After prevaricating over whether to go to this month’s IAAF world indoor championships in Portland in the wake of a rare domestic defeat in last weekend’s trials, Lynsey Sharp has opted for a speedy return across the Atlantic and a tilt at claiming a global 800 metres medal that would enhance her CV.
The 25-year-old, whose training hub is now centred on Boston, has been urged into the venture before focusing fully on an Olympic title.
The former European champion was one of four Scots included yesterday in a 23-strong British team for the event which will be staged in Oregon from 17-20 March. Her Edinburgh AC club-mate Chris O’Hare had his wish for a berth granted in the wake of impressive showings on the USA circuit, while Steph Twell and Jo Moultrie, first and second in the 3,000m at the trials, had already presented a compelling case.
Sharp, who had run only twice indoors in seven years before this season, is yet to feel truly comfortable on the boards. However from lowering the Scottish record to 2 minutes and 30 hundredths of a second last month in Massachusetts, she sits fifth in the global rankings. And with her coach Terrence Mahon supportive, accepting the invite was a no-brainer, UK Athletics performance director Neil Black insisted. He said: “She wanted more high standard competition.
“She wanted to learn and gain from the indoor environment to look at the tactical and technical elements associated with it. She’s going through that process and probably just faltered for a short while after Sunday.
“But I’m really glad that with sensible conversations with her coach and with Barry Fudge, the head of endurance, she’s decided to stick with the plan – which is go and be competitive with the best in the world, learn and apply your trade. Because she’s a serious contender for medals at the world indoors and obviously for Rio.
“This is a team that has been selected on the basis that every athlete can realistically make their final, but also with an eye on their individual development looking towards the Olympics this year and the London 2017 World Championships.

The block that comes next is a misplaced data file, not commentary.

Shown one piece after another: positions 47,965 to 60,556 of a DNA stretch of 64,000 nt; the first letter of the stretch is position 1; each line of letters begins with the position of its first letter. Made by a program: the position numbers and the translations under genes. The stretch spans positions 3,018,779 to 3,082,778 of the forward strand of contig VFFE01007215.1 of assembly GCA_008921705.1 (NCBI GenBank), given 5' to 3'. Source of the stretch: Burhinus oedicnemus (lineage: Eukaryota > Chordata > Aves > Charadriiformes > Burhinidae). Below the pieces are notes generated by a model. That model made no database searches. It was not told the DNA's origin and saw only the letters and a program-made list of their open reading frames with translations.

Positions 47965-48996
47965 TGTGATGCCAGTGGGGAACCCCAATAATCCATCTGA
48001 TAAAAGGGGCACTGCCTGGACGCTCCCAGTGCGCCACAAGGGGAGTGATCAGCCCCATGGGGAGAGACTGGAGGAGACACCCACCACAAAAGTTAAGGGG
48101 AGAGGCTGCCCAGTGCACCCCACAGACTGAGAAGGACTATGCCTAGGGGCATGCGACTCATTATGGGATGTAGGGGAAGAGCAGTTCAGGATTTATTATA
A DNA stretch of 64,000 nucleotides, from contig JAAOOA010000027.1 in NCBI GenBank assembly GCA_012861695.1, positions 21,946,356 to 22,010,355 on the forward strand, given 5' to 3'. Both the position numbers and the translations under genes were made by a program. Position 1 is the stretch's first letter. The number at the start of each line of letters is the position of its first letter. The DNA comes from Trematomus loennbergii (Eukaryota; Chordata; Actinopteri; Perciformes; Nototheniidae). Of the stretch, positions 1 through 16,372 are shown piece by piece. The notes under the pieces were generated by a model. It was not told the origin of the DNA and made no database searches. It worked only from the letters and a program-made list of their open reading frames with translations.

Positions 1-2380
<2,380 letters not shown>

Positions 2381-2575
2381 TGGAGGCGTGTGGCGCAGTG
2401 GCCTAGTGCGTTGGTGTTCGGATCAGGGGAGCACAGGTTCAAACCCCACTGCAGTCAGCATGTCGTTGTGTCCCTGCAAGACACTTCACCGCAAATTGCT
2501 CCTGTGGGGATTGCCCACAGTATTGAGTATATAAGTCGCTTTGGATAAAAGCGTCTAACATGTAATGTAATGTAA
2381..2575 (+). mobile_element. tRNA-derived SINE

“There have been some excellent performances during the indoor season and we are confident that many of those selected will be challenging for medals. British Athletics’ focus, as well as that of the individual athletes, is geared towards Rio in this Olympic year and the World Indoors is one of many stepping stones.”
The entire squad are expected to receive their formal invites today with the package including a carefully-worded contract asking signatories to disbar themselves from competing internationally for the UK again should they receive a lengthy doping ban in the future. Although it is understood that detailed clarification was demanded by a number of British athletes during talks with UKA officials in Glasgow last month, there is confidence the move will be embraced by all.
“There’s been good communication about what it is, but until it goes out and everyone has had the chance to read it, we don’t know,” Black added. “But we don’t see it as anything other than a natural admin process.”
For Twell and Moultrie in particular, the doping debate is fascinating. The three quickest times this winter over 3,000m have been set by Ethiopians at a time when their national anti-doping agency has signalled that a cluster of leading performers are under investigation. It has raised questions over whether UKA should be staging training camps for British athletes in the country while rumours persist that revelations are on their way.
“We always have our staff there,” Black said. “We are not so foolish that we just sit back and think ‘we’ve done it before so that’s what we always do’. We’ll look it at and pay attention to all the information.”